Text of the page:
Sarawak, the Dam-ed State

By Leong ChowPong

sarawak dams map

(Source: The Star)

A consideration regarding the inconsistency between the national energy policy and the building of 12 dams that in a mere 10 years will generate 600% more power than current demand.

Sarawak, the largest state in Malaysia, has a population of approximately 2.3million. In its aims to be a developed state along with the rest of Malaysia by 2020, has over the years embarked on several quests to economics initiatives to transform its agriculture based economy into a more industrialised one, while developing its commercial agriculture in tandem.

Supporting this transformation and its population growth, is a network of power generators located in the major city of the state. Combined, these generators have a capacity of 1300MW, which includes a comfortable reserve margin of 40% from the state?s peak demand of 900MW.

Hydroelectric in the energy mix

Today, Sarawak generates 9% of its power by hydropower. By 2013, this figure poised to increase significantly – through the completion of the controversial Bakun and Murum dams with a combined capacity of 3300MW, or 72% of the state?s energy mix.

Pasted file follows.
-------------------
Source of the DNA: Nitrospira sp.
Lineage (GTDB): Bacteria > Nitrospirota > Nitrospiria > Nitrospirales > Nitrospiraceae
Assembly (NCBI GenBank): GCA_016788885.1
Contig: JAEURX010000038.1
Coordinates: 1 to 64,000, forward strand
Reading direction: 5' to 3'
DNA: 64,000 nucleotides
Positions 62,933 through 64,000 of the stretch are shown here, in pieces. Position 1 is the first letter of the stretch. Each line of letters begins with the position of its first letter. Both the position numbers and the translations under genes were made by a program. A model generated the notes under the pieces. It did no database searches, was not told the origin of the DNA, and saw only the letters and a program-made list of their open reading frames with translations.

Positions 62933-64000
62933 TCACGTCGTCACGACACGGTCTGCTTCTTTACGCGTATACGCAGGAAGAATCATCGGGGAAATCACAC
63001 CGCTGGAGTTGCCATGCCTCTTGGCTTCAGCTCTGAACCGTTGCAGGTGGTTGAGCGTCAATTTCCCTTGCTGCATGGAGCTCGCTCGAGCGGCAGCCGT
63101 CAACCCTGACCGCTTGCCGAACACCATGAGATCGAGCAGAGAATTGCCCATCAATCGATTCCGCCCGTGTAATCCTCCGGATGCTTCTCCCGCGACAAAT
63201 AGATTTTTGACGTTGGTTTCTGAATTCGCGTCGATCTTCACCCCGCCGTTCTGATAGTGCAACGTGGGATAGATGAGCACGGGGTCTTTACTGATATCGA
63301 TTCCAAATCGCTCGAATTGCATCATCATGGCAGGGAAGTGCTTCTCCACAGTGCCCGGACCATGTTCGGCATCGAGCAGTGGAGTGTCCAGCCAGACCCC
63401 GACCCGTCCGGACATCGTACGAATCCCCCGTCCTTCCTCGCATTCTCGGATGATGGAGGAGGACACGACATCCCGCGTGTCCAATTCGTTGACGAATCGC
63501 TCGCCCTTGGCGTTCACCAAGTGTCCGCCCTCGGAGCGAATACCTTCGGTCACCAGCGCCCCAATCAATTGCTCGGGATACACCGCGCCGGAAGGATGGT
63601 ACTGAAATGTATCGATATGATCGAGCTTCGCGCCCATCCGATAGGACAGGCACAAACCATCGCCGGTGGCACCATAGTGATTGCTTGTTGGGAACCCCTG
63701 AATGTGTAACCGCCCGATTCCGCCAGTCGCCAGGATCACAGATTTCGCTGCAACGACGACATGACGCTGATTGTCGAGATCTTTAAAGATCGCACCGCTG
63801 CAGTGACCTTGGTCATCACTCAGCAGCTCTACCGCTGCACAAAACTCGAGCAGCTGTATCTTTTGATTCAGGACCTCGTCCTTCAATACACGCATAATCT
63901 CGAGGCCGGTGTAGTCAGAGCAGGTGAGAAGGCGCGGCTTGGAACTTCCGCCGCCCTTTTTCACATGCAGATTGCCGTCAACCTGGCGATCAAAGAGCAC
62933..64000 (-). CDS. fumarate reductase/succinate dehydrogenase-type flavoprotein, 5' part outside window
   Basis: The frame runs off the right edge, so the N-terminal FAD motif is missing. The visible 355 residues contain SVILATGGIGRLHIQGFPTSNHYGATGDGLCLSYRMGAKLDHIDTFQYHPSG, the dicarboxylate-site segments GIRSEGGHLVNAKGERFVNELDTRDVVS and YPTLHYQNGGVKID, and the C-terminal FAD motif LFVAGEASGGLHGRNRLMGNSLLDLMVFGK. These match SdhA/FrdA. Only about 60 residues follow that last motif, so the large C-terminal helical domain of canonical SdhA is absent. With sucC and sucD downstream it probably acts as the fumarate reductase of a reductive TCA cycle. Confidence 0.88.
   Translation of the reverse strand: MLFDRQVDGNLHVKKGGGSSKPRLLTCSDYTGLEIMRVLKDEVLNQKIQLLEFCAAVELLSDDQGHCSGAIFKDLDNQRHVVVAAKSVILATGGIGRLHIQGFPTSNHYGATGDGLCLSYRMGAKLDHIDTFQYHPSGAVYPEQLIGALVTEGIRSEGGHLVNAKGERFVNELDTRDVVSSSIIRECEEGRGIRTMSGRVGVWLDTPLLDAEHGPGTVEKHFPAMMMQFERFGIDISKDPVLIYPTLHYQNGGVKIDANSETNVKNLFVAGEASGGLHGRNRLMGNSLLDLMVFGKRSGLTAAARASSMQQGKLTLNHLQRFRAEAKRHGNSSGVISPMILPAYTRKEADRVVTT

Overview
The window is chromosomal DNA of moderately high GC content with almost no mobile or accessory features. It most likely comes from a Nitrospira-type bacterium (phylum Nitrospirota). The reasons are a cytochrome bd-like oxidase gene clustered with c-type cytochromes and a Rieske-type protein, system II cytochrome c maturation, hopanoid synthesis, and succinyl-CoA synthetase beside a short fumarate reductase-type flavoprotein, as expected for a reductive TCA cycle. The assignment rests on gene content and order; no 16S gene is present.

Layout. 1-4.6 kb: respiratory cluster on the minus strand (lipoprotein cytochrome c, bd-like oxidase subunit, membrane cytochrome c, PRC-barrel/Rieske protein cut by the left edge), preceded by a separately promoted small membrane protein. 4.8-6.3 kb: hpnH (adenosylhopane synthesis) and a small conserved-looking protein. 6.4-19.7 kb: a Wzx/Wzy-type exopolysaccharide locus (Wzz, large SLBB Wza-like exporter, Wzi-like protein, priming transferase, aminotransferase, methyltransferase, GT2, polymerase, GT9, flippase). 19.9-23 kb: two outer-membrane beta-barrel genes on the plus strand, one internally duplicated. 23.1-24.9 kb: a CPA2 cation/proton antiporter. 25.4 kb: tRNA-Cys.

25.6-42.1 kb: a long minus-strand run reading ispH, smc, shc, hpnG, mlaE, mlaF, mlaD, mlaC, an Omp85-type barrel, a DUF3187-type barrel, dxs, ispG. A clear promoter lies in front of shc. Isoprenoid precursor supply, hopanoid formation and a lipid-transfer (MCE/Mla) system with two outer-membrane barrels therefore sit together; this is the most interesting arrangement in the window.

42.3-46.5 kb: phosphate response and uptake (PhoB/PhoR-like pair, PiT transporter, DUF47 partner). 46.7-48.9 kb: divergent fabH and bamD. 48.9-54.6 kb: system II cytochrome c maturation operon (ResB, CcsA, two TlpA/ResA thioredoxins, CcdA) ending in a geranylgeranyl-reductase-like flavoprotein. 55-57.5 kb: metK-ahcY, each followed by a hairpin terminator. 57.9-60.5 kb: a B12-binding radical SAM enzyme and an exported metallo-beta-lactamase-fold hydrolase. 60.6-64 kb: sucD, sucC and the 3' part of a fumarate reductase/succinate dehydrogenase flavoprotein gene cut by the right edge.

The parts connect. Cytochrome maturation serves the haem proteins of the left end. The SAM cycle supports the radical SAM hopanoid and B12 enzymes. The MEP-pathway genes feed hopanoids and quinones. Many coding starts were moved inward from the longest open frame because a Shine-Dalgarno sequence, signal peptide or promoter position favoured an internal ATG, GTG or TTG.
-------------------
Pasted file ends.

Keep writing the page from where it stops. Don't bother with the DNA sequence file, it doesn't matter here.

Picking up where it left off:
With Bakun and Murum connected to the grid, Sarawak will have an alarming reserve margin of 410%. Lack of committed taker for the energy fuels are causing concerns of an imminent energy glut in the state.

Without a concrete plan to address the energy glut, the State energy producer sparked further controversy through a presentation entitled Chinese Power Plants in Malaysia ? Present and Future Development in October 2009 during the China-Asean Power Cooperation and Development Forum in Nanning, China.

In this presentation, Sarawak plans to build 12 additional dams to fulfil future, uncertain industrial demands. The planned dams will be built in Ulu Air, Metjawah, Belaga, Baleh, Belepeh, Lawas, Tutoh, Limbang (feasibility study commenced), Baram (pre-feasibility study commenced), Murum (construction starts 2011) and Linau rivers.

The plan will also include an extension to the existing Batang Ai dam (detailed study commenced). When all these dams are completed, they will push the total power capacity of Sarawak to 7000MW by 2020 – a whopping 600% more than the current demand.

Questions that arise are, why has there not been any public engagement when the feasibility studies for some has commenced? And which economy in the world will grow by 600% in 10 years?

Another reason which concerns environmentalist is the presentation above was not made public, but was accidently published in a Chinese website. Implementing projects of such magnitude and socio-environmental impact without consulting the public does not go down well with the people, especially after the bad experience with Bakun.

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